Creatures of Congress Collide Defending FERC’s Ratemaking Authority in Electric Utility Bankruptcies

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Megan Hirsh


In the recent PG&E and FirstEnergy bankruptcies, the Ninth and Sixth Circuits were faced with a difficult issue that has created confusion and uncertainty for electric utility debtors: does the Federal Energy Regulatory Commission (FERC) have jurisdiction concurrent with the bankruptcy courts to decide whether an electric utility debtor can reject power purchase agreements (PPAs) under § 365 of the Bankruptcy Code? The answer has billion-dollar implications for renewable generation companies that depend on the stability of long-term PPAs and for electric utilities, which increasingly are filing for Chapter 11 bankruptcy due to competition from alternative energy sources and natural disasters.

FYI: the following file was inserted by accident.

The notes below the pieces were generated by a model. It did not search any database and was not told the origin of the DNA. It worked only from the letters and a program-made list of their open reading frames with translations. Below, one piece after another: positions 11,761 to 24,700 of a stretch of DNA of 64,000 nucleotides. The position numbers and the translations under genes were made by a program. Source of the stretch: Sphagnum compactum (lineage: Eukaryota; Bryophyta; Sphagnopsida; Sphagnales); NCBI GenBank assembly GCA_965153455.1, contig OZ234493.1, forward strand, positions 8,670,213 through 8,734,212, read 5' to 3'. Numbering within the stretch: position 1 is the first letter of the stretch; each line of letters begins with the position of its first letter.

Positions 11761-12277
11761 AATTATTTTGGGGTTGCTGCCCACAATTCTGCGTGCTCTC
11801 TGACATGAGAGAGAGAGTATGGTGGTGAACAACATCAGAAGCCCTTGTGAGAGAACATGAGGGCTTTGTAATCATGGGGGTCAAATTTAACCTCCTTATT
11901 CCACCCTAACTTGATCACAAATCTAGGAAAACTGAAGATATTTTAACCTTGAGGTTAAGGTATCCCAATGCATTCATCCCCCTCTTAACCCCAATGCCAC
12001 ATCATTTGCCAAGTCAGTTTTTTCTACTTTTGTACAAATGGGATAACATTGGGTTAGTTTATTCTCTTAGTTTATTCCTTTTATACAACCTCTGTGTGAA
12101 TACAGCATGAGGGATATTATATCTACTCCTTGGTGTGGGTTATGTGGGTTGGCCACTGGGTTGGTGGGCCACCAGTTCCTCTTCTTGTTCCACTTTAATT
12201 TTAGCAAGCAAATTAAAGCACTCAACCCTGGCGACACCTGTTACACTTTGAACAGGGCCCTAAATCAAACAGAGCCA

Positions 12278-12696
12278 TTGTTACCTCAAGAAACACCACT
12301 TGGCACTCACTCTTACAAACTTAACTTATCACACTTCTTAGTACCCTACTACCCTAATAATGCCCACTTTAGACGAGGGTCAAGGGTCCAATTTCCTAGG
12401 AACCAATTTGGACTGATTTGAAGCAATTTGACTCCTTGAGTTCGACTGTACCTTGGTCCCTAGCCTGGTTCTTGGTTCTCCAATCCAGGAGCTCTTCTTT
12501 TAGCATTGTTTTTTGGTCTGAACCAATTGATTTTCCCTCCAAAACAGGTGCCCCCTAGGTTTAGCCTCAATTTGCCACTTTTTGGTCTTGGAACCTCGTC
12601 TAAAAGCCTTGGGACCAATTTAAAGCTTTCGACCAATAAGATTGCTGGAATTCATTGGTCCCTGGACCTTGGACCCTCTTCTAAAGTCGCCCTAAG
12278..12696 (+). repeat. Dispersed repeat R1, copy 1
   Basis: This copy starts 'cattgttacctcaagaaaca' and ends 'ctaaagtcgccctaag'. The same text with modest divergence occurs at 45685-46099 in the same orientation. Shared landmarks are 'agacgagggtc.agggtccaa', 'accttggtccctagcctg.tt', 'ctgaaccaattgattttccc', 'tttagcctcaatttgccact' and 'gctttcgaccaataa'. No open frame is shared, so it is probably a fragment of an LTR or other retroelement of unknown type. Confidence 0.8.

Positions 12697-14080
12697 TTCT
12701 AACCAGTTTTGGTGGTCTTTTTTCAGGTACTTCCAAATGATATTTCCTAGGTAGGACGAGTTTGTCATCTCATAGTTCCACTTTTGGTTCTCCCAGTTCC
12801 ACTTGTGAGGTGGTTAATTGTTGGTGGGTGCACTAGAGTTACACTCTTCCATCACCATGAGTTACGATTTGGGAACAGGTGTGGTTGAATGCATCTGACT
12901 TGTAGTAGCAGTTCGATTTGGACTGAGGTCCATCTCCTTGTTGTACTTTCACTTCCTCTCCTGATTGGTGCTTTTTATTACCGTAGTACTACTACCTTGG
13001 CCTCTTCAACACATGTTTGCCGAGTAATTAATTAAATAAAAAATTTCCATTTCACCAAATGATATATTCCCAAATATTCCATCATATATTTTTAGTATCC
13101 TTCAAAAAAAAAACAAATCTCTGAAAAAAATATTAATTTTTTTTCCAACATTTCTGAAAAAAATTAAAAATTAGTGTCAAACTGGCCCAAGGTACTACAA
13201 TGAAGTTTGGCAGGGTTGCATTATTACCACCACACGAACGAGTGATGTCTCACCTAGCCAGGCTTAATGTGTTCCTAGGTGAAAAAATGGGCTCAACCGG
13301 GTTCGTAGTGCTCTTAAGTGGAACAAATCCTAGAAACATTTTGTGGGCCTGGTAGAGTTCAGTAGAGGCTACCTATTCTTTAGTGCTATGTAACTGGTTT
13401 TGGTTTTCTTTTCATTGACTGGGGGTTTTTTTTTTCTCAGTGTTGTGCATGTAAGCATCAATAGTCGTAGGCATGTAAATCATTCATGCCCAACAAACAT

This Note explores this issue in four parts. First, it provides an overview of the debtor’s rejection power, the applicable energy law, and the factual and procedural contexts in which this issue recently arose. In the next two parts, it resolves doctrinal confusion by analyzing the relevant cases and identifying the heightened standard for rejection of PPAs that the circuit courts have universally endorsed. Finally, it argues that—absent FERC’s approval—rejection should not relieve electric utility debtors of their public rate obligations.

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How to Cite
Megan Hirsh. (2021). Creatures of Congress Collide: Defending FERC’s Ratemaking Authority in Electric Utility Bankruptcies. Columbia Business Law Review, 2021(1). Retrieved from